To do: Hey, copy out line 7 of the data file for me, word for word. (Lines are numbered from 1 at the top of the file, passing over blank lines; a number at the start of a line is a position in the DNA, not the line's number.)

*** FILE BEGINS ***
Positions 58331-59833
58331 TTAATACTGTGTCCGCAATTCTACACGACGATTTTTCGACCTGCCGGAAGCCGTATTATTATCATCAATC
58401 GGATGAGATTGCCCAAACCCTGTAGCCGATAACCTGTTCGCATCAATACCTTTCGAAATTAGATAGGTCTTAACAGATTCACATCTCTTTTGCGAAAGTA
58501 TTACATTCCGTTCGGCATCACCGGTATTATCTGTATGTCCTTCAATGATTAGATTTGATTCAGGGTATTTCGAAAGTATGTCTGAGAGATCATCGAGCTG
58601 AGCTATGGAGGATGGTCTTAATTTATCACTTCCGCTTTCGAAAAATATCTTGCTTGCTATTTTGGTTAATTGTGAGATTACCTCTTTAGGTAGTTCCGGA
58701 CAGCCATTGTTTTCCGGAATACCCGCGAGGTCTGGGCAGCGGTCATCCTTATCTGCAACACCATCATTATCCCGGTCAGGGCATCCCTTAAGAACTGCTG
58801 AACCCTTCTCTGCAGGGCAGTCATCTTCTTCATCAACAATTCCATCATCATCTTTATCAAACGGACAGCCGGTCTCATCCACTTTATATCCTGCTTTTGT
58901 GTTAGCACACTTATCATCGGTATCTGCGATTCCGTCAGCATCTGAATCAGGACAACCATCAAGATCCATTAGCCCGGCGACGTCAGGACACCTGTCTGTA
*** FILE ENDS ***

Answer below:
58801 AACCCTTCTCTGCAGGGCAGTCATCTTCTTCATCAACAATTCCATCATCATCTTTATCAAACGGACAGCCGGTCTCATCCACTTTATATCCTGCTTTTGT